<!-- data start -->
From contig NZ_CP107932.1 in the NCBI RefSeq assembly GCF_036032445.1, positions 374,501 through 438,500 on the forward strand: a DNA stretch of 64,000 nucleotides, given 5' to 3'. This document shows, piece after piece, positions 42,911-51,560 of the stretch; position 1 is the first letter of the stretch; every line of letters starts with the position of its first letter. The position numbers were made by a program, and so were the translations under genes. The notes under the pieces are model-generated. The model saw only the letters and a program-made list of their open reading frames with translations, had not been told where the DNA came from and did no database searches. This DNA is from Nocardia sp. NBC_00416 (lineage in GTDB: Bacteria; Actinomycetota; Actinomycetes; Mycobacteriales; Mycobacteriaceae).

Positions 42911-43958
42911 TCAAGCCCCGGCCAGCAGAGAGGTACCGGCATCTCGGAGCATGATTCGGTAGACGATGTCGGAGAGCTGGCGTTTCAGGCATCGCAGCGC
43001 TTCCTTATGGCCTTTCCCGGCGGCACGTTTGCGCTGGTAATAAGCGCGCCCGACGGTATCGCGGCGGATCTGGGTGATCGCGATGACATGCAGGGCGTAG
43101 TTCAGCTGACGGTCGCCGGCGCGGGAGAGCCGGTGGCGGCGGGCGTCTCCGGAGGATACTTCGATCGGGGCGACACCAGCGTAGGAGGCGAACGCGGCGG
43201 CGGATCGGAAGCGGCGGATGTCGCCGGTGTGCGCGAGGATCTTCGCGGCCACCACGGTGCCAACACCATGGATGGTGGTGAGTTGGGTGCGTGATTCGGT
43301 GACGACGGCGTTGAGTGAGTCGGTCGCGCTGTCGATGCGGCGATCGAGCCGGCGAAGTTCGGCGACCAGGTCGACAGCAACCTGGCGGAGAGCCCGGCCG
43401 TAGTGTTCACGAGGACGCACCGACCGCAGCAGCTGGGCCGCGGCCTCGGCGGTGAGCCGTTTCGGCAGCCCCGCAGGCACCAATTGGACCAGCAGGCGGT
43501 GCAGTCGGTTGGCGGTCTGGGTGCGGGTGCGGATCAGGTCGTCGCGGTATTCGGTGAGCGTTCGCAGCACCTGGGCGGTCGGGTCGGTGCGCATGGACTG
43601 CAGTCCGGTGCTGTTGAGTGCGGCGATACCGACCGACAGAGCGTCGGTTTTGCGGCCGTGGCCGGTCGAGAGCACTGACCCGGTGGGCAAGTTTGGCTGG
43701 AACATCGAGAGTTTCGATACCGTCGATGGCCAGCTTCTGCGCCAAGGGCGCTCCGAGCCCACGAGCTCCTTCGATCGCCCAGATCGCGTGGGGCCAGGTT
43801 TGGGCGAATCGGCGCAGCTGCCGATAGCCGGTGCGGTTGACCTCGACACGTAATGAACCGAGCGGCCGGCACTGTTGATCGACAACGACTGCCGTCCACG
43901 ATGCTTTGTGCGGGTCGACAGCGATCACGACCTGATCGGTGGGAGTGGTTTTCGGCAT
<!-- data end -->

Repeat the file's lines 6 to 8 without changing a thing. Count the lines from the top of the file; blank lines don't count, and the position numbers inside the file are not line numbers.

43201 CGGATCGGAAGCGGCGGATGTCGCCGGTGTGCGCGAGGATCTTCGCGGCCACCACGGTGCCAACACCATGGATGGTGGTGAGTTGGGTGCGTGATTCGGT
43301 GACGACGGCGTTGAGTGAGTCGGTCGCGCTGTCGATGCGGCGATCGAGCCGGCGAAGTTCGGCGACCAGGTCGACAGCAACCTGGCGGAGAGCCCGGCCG
43401 TAGTGTTCACGAGGACGCACCGACCGCAGCAGCTGGGCCGCGGCCTCGGCGGTGAGCCGTTTCGGCAGCCCCGCAGGCACCAATTGGACCAGCAGGCGGT